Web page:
Saturday, March 31, 2007

Open Debates

No discussion of the presidential debates sham would be complete without mentioning Open Debates (, an organization headed by George Farah. Farah is an energetic, well-informed, articulate attorney (I think) who has been nothing but a thorn in the side of the CPD for years.

Starting in 2003, Farah has used a multi-pronged approach to expose and attack the CPD debate monopoly. He's appeared on many radio and TV news programs and he's sued the CPD for greater openness in their agreements between the Dem/Repub campaign organizations. He's been marginally successful in the federal courts due to the obvious (but unoriginalist) support of parties by the judiciary. And in the "court of public opinion," he's had much more success as, according to his web site, "citizens, academic, civic leaders, commentators, and newspaper editorial boards across the nation expressed outrage at direct candidate manipulation."

What Open Debates discovered is that previously secret agreements between the Dems and Repubs campaigns have santitized the debate formats in such a way as to stifle any real discussion of issues.

Pre-1988 campaigns began abusing the previous hosts of the debates, the League of Women Voters. The League invited Independent candidate, John Anderson, to the debates in 1980 against the wishes of President Jimmy Carter. The 1984 Dem/Repub campaigns "vetoed 68 proposed panelists in order to eliminate difficult questions," causing the League to publicly proclaim the major parties were "totally abusing the process."

In 1988, Bush-Dukakis dictated the debate format through a secret contract that the League would not accept. "The demands of the two campaign organizations would perpetrate a fraud on the American voter," wrote the League as it bowed out of the process.

The CPD, an arm of the DNC and RNC, took over the debates, ensuring efforts to exclude third-party and Independent voices, shielding candidates from criticism about debate formats, and helping to perpetuate the control of government by the two major parties. That is their true purpose.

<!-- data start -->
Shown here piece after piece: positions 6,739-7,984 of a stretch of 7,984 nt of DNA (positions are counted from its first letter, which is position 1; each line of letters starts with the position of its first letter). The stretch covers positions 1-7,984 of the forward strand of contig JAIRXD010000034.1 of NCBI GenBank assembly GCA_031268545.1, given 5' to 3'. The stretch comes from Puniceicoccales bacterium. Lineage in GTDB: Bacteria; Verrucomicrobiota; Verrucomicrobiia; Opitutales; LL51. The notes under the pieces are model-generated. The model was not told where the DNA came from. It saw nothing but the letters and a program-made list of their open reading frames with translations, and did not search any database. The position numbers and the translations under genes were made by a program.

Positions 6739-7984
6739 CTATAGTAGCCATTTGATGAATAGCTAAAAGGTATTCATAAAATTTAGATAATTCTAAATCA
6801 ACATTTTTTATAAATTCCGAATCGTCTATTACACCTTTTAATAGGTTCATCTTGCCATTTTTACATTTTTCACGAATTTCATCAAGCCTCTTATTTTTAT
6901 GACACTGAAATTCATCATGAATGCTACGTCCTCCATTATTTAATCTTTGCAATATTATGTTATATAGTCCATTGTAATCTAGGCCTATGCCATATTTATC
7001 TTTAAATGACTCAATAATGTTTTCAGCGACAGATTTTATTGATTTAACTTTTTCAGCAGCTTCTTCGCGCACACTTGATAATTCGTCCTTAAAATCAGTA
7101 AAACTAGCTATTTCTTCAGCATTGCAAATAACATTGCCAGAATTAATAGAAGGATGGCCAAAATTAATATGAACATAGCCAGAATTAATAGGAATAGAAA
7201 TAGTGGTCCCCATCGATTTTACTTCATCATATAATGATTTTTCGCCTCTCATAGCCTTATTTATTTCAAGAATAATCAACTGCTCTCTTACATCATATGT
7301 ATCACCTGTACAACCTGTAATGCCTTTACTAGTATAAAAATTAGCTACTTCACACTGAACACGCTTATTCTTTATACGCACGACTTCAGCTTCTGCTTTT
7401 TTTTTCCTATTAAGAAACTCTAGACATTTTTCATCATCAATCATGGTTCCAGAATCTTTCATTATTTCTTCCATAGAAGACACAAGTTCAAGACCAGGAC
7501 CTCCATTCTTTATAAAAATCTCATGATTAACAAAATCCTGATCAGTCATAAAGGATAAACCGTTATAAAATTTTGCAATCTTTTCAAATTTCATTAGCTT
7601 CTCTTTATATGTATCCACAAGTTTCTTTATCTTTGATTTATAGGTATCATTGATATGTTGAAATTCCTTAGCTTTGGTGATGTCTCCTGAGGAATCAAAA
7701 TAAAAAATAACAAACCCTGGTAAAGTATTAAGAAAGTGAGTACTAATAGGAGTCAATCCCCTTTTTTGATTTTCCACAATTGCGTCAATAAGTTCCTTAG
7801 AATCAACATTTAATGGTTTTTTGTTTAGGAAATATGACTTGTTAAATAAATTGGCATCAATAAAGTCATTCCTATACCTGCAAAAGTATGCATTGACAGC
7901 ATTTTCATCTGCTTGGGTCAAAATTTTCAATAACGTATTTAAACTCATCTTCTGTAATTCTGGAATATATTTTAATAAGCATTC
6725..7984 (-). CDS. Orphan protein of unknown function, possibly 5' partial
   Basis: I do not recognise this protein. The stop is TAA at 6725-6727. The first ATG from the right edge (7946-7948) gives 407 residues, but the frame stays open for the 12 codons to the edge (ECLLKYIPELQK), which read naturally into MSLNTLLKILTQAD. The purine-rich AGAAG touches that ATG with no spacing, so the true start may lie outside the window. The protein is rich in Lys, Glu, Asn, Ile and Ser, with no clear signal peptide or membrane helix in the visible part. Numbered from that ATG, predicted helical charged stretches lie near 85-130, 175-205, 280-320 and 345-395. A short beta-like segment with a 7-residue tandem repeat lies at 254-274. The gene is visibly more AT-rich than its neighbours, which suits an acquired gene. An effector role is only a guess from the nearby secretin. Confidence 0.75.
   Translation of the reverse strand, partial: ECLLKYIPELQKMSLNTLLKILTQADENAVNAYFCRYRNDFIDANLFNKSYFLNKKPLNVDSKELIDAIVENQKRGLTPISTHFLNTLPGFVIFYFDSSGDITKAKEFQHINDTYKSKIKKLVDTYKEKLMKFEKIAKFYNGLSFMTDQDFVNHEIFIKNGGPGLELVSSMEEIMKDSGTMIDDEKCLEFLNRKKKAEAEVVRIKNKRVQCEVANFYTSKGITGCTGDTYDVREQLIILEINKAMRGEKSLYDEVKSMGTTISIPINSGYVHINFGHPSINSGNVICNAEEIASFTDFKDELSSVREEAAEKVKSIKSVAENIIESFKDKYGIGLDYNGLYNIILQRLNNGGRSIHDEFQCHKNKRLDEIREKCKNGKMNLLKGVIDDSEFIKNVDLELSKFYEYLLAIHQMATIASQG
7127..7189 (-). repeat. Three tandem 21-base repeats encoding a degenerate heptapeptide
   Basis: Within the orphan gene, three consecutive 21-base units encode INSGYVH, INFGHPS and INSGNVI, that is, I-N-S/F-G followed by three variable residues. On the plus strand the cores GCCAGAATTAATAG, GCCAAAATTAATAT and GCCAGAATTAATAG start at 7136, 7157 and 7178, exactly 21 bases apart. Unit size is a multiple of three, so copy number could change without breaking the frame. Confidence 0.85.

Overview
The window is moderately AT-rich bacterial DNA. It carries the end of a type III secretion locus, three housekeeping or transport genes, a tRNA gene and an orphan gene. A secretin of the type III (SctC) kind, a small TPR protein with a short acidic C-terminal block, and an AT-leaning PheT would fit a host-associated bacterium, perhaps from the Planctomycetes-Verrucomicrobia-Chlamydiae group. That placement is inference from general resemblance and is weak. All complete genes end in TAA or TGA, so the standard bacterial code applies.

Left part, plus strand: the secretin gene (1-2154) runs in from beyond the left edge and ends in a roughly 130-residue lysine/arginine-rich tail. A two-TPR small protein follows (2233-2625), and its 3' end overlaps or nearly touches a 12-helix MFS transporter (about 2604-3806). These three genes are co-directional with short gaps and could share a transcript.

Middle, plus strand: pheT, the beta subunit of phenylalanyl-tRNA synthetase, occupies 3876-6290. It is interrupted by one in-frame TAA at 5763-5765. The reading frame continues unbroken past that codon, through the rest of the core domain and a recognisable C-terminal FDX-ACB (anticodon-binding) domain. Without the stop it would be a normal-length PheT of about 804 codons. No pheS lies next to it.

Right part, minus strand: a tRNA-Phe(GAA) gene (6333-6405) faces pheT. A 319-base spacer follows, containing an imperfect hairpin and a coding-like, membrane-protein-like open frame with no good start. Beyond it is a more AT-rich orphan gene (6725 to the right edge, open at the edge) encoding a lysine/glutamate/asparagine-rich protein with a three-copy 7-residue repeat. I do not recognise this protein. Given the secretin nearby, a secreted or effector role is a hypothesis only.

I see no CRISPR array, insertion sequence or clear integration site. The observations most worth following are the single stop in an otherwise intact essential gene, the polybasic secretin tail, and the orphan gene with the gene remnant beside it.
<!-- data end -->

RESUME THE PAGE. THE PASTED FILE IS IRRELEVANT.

What has the CPD wrought? For instance ...

  • In 1996, Ross Perot was excluded from the debates despite having received $29 million in taxpayer money and even though 75% of eligible voters wanted the little man in the debates. Ralph Nader got the same treatment despite overwhelming support for his inclusion in the debates.
  • Followup questions were prohibited.
  • Two of the Clinton-Dole debates "were deliberately scheduled opposite the World Series," an obvious attempt to reduce viewership. The incumbent, Clinton, demanded these restrictions because he was leading in the polls.
  • Response times are severely limited.
  • Screening occurs of town hall format participants.
  • The campaigns choose panelists and moderators.
As Open Debates notes, "The result is a series of glorified news conferences, with the candidates superficially glazing over the issues while reciting memorized sound-bites to fit 90-second response slots."

"It's too much show business and too much prompting, too much artificiality, and not really debates. They're rehearsed appearances."
-- Former President George Bush

Why would the parties place such restrictions on the debates? Fundamentally, because they are not interested in informing the American electorate. The least amount said, the more uninformative and image-centric the campaign ads and rally photo ops, the better.

Compare that to European campaigns which are shorter and more informative. I'm no big fan of the French government, but have you ever watched the grilling of French presidential candidates by the media? Question, followup, followup, followup ... There is no escaping any issue and providing a full explanation of your position. The same with British campaigns and debates.

Open Debates has offered an alternative to the CPD -- an independent Citizens' Debate Commission. It deserves our support.

As their web site states, "The Citizens' Debate Commission consists of national civic leaders from the left, center and right of the political spectrum who are committed to maximizing voter education. Following in the footsteps of the League of Women Voters, the Citizens' Debate Commission will operate with full transparency, employ challenging formats, include popular independent candidates and sponsor presidential debates that serve the American people first."

Please go to their web site and offer your support.

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